Monday’s Rugby News looks at the return of Super Rugby, new rule variations for the Australian competition, fresh signings for the Force and the departure of Henry Speight
After 90+ rugby-less days, Super Rugby Aotearoa has kicked off in New Zealand and fans were treated with two classic matches.
To start the NZ leg of the revised competition, the Chiefs travelled down to Otago to take on the Highlanders in front of a packed Forsyth Barr Stadium.
The first half was a free-flowing encounter, with both teams trading tries as the home side took a 22-16 lead into the break.
The Chiefs would fight back and it looked like they had sealed the game when Damian McKenzie slotted a 75th-minute field goal.
However, replacement back Bryn Gatland would break the hearts of Chiefs fans and his dad Warren, answering McKenzie’s drop goal with one of his own to secure a 28-27 victory for the Highlanders.
“I never imagined it would be like that,” Highlanders captain Ash Dixon said.
“It wasn’t perfect but we gutsed it out and playing a quality side like the Chiefs we just kept trying to compete as much as we could and managed to just be on the right side of the ledger at the end.”
On Sunday, it would be Beauden that would run out victories in the Battle of the Barretts, with the Blues getting the 30-20 win in front of a sold oyt Eden Park.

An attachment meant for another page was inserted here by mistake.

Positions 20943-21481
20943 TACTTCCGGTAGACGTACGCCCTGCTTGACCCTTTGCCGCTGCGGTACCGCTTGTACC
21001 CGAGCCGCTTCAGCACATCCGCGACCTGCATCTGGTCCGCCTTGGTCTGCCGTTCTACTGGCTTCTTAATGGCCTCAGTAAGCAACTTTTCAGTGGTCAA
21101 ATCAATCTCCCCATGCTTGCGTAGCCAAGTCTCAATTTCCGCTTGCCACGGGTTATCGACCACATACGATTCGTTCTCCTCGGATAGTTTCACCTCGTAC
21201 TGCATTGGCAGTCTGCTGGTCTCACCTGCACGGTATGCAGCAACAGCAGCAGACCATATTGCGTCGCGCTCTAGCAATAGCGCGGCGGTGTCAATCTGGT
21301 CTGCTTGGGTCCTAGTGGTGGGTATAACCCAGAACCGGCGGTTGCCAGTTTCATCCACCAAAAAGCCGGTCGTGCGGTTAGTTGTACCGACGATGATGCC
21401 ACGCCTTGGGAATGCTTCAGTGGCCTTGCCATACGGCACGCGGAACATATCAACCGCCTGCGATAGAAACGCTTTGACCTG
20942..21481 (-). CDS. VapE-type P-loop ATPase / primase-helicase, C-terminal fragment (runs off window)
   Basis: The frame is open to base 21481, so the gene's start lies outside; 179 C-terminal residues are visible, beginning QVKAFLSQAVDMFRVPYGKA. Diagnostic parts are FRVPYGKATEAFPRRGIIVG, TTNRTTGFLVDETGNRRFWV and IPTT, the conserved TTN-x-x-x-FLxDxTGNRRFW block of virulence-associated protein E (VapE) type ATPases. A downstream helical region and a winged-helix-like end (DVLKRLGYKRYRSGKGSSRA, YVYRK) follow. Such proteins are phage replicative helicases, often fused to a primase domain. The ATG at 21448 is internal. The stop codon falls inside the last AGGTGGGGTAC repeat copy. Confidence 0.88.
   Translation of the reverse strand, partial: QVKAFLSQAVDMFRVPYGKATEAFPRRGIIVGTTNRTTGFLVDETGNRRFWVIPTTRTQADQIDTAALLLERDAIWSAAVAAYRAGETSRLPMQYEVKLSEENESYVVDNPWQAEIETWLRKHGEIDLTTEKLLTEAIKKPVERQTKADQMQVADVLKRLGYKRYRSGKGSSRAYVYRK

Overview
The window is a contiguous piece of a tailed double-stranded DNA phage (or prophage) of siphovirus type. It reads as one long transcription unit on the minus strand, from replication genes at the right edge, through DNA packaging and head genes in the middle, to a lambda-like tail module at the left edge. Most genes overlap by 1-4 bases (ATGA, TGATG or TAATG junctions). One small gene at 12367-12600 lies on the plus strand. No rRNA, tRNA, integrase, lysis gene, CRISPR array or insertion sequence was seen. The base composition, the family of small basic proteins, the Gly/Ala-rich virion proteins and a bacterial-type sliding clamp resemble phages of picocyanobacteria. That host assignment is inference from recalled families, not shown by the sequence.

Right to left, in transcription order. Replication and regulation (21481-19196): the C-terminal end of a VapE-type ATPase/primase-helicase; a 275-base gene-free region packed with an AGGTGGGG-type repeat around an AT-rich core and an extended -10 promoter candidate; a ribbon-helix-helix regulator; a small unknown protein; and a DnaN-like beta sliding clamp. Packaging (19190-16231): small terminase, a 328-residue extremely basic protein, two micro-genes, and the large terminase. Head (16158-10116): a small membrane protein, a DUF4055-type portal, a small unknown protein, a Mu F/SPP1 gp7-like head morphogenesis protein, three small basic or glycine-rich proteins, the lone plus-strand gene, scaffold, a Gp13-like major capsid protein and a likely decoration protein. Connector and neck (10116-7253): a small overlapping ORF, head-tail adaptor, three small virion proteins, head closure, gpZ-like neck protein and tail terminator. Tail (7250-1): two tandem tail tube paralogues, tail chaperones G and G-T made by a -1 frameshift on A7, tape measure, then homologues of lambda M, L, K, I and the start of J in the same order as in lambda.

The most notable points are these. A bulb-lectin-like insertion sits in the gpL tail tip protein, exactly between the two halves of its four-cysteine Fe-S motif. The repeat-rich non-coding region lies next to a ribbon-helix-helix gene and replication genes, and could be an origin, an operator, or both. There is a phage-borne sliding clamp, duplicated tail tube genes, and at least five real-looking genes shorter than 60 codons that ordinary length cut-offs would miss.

Caleb Clarke, TJ Faiane and Dalton Papali’i scored the home side’s five-pointers, with fly-half Otere Black responding to the looming threat of being dropped for a 38-year-old Dan Carter with a 15-point haul.
“It sure was [highly anticipated), it’s been a long time coming,” said Barrett post-match.
“I said earlier in the week I’ve played this game a million times in my head. It’s good to get it done way,
“Obviously there was that emotional hurdle to get over, playing all my mates and starting a new chapter in my career as well.
“So I’m very proud of the start and the effort from our boys tonight.”
Fresh rules for fresh comp
Rugby Australia has confirmed that seven new law variations will be applied during the revamped Australian Super Rugby competition.
Amongst the changes includes goal-line drop-outs to reward attacking kicks, replacements for red-carded players after 20 minutes, rewards for 50/22 and 22/50 kicks, and ‘Super Point’ for matches that end in a draw after 80 minutes.
Furthermore, referees will be under strict instruction in regards to limiting the number of scrum resets along with policing the breakdown and cynical infringements in order to speed up the game.